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Dr Ian Plummer

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Beginners' Coaching Notes 4

1 The End Game
  1.1 Use Stop Shots to Peg Out
  1.2 Avoid Making Rover Off Partner Ball
2 Peeling
3 Practice Games

1 The End Game

This term refers to the strategy involved when balls are about to peg out. It can happen that you only manage to peg out one of your balls in a turn leaving the other on its own with possibly many hoops to make. Alternatively your opponent may deliberately peg out one of your balls to increase their chances of winning.

A ball which has been through the last hoop is called a rover ball. You can only cause a rover ball to peg out by either striking it directly against the peg or by causing it to hit the peg through the action of another rover ball. In a game played without bisques you can peg out your own ball irrespective of whether your partner ball is a rover or not. In a handicap game however you can only peg out your own ball if another ball has been pegged out (can have been done by an opponent) or your partner ball is also a rover (Law 38). This rule was put into handicap play to stop good players taking one of their balls around and pegging it out leaving the weaker player with only three balls on the lawn, forcing them to play a three-ball break.

1.1 Use Stop Shots to Peg Out

If you are trying to get the front ball in a croquet stroke to hit the peg you should ideally use a straight stop shot. In this type of shot the front ball travels in the true, intended direction. In roll shots however there is a deviation to the intended paths of the balls due to an effect called 'pull'. This is described in 'Peeling' below. You should be able to stop shot a ball on to the peg from 8-10 foot away.

1.2 Avoid Making Rover Off Partner Ball

If you are trying to complete a break and peg out both of your balls in that turn it is advantageous to leave your partner (rover) ball near the peg and then use an enemy ball to make rover. The enemy ball is roqueted after running rover and then a take-off to near your partner ball allow you to roquet it and peg out the balls.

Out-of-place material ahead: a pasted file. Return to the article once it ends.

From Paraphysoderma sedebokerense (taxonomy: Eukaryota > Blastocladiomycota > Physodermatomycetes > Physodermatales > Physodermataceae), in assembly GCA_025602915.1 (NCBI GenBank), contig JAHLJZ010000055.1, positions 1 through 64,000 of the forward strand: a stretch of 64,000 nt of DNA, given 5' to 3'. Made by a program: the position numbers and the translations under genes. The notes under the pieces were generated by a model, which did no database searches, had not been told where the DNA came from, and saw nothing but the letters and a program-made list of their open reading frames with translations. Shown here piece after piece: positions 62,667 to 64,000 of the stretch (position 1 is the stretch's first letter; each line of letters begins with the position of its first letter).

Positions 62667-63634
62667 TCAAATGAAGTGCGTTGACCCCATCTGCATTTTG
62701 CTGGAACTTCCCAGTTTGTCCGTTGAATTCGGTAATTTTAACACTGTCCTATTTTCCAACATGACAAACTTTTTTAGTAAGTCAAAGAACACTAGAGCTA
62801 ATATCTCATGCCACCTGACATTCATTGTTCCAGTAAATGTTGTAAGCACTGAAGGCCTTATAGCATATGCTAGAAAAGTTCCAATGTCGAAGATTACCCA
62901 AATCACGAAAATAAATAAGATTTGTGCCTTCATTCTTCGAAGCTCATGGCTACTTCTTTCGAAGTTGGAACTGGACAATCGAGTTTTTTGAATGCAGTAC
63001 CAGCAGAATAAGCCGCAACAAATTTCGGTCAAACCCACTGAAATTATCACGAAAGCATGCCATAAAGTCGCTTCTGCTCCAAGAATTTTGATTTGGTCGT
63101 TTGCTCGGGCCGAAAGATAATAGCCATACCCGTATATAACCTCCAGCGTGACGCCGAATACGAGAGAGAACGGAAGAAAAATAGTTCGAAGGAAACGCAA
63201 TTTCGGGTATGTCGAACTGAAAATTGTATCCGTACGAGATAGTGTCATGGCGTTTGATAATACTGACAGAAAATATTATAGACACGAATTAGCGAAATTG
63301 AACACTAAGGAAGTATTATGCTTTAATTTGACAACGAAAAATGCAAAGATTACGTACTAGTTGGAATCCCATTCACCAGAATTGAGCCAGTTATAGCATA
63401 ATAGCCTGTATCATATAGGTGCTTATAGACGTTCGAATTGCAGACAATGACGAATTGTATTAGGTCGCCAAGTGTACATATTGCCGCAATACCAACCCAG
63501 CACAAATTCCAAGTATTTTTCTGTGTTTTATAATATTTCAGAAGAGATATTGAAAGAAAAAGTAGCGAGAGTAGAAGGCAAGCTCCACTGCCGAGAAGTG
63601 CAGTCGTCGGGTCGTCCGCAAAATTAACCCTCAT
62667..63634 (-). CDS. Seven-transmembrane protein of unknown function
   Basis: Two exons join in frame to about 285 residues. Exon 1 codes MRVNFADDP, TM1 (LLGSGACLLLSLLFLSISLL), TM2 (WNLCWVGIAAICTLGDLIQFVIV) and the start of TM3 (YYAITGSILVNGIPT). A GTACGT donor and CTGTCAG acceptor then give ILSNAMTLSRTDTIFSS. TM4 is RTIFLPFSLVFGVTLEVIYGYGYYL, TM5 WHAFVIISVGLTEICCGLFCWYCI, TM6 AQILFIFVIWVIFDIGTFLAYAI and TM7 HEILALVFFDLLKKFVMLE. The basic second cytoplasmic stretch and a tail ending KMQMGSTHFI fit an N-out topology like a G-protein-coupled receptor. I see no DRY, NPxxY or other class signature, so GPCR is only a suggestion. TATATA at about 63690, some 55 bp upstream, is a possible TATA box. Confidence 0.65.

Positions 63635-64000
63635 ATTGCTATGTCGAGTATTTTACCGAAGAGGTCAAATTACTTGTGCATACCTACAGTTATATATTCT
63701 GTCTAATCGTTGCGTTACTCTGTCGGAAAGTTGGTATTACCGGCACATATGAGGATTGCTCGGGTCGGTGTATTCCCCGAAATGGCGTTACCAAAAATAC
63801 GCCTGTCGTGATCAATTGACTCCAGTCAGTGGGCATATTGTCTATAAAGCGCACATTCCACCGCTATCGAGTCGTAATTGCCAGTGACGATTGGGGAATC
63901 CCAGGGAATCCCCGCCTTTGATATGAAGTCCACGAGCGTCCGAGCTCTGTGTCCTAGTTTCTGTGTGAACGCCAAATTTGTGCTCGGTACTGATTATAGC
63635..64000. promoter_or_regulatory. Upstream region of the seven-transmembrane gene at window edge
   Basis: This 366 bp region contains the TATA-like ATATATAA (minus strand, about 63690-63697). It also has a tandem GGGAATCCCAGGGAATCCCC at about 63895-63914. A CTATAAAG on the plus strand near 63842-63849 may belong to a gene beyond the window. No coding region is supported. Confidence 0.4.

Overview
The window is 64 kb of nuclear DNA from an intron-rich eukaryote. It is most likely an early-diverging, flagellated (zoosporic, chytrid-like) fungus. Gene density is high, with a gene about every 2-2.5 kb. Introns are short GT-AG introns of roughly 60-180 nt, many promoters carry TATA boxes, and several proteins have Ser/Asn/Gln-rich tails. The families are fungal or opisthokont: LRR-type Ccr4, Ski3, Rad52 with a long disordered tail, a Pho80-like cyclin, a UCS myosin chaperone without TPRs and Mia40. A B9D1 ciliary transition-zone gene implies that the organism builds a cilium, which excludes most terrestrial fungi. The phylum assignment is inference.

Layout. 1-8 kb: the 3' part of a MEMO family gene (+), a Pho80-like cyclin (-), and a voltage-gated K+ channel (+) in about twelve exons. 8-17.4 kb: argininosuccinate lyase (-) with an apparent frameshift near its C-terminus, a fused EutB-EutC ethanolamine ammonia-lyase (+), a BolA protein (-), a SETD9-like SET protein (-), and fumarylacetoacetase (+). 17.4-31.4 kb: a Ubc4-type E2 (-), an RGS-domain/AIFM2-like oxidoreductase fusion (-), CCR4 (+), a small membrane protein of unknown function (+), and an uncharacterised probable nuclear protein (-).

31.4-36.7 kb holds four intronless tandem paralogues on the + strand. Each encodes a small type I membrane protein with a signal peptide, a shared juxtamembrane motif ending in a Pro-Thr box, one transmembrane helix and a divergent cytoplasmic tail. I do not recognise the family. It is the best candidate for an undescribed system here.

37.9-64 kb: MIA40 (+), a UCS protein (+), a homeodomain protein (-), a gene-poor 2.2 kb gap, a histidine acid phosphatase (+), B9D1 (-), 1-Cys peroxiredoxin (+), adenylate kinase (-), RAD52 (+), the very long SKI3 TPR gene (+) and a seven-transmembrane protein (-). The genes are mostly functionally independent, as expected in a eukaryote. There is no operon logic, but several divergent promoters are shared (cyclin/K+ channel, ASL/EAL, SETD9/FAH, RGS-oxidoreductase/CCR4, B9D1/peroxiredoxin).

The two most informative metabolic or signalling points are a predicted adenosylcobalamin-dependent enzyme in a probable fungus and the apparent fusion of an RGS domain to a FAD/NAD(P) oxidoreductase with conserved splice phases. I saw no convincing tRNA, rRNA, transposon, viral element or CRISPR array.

If you are forced to make rover off your partner ball you have to get a good rush back to the peg after running rover to be certain of pegging out.

This situation can be assisted if you are playing a four-ball break through the penultimate hoop. Normally in a four-ball break you cast the old reception ball to the next-but-one hoop. After penultimate there is no next-but-one hoop, so it can usefully be sent a little way past the rover hoop, whilst you go to pivot, to act as a second reception ball behind rover. When you run rover you hit this ball and then have a short take-off to get a rush on your partner to the peg.

Incidentally if you use a rover ball to rush another rover ball to the peg and that ball hits the peg, your turn finishes. The ball is pegged out and you have nothing to take croquet from.

2 Peeling

It is possible, whilst making a break, to use roquets or croquet strokes to push another ball through its next hoop whilst the striker's ball goes elsewhere. This is known as a peel. The ball which is peeled scores that hoop, for whichever side the ball belongs to and its clip is moved to its next hoop.

Peeling requires accurate aligning of the balls in the croquet stroke. The croqueted ball will travel along the line of the centres of the balls involved in the croquet stroke if a stop shot is played. If however a wide split roll is tried it will be found that both ball deviate from their intended trajectories and both curve in slightly towards the aiming line. This is called pull.

Pull varies with conditions; on slow, heavy or wet lawns it is most noticeable. It is also most marked when the angle of the roll shot is about 45 degrees.

Demonstration: Set up a stop shot peel from 4-foot in front of a hoop. Run it. Using the identical ball positions ask the players to indicate which upright they would like you to make the front ball hit. Play a 45 degree roll shot to the side they indicated.

Practice: Let each person do a couple of peels and convince themselves of the existence of pull.

Peeling balls using rushes (rush peels) are rare since they are extremely difficult unless the ball to be peeled (the peelee) is in the jaws of a hoop. When a croquet stroke is used to peel at a hoop other than the one the striker wants then an escape ball is needed. After the peel the striker can then rush the escape ball to somewhere useful to maintain a break.

3 Practice Games

Complete the session by arranging full bisque practice games between the players.

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Updated 28.i.16
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